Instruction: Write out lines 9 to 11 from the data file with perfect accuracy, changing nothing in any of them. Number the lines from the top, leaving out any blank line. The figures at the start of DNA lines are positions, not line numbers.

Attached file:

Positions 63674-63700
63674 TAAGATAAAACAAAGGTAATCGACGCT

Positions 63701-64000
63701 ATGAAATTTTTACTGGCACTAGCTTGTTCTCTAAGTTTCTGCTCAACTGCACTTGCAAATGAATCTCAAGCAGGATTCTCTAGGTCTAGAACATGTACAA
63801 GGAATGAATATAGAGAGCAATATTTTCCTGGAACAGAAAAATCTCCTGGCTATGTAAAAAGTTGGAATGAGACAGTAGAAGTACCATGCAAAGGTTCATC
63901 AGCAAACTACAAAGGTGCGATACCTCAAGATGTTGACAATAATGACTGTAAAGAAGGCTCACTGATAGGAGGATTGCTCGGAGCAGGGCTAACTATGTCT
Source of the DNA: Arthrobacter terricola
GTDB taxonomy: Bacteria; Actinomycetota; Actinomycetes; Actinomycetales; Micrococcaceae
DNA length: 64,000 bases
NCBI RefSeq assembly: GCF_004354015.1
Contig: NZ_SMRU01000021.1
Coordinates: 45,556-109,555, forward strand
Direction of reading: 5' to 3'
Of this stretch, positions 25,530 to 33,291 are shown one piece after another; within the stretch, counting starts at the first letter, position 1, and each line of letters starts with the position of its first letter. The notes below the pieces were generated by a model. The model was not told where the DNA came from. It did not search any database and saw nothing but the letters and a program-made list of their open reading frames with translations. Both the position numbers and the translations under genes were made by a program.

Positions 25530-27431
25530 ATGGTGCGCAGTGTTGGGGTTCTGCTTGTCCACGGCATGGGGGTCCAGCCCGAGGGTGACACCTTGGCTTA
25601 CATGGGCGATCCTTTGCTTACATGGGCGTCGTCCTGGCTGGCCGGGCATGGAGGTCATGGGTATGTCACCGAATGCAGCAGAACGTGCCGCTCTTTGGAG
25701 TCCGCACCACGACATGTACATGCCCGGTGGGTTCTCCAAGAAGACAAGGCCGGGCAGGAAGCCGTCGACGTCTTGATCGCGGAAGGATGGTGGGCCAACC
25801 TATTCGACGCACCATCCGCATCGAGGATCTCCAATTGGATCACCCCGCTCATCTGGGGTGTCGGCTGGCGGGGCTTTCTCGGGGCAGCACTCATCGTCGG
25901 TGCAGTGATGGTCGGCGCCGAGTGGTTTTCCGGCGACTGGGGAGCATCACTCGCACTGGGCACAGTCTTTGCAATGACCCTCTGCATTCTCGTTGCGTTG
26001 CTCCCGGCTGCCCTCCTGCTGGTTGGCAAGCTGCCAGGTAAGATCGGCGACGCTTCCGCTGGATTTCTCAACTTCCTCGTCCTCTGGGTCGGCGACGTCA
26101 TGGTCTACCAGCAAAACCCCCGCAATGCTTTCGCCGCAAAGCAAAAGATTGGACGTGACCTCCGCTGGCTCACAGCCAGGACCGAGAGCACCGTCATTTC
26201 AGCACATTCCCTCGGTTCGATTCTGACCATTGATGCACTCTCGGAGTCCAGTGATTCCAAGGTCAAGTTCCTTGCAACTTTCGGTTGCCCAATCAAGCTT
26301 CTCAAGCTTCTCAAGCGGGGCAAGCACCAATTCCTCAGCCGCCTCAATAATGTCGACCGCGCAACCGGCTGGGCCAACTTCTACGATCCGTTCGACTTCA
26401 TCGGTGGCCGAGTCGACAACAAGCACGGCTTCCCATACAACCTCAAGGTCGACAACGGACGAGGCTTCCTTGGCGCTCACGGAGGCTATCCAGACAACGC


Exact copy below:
DNA length: 64,000 bases
NCBI RefSeq assembly: GCF_004354015.1
Contig: NZ_SMRU01000021.1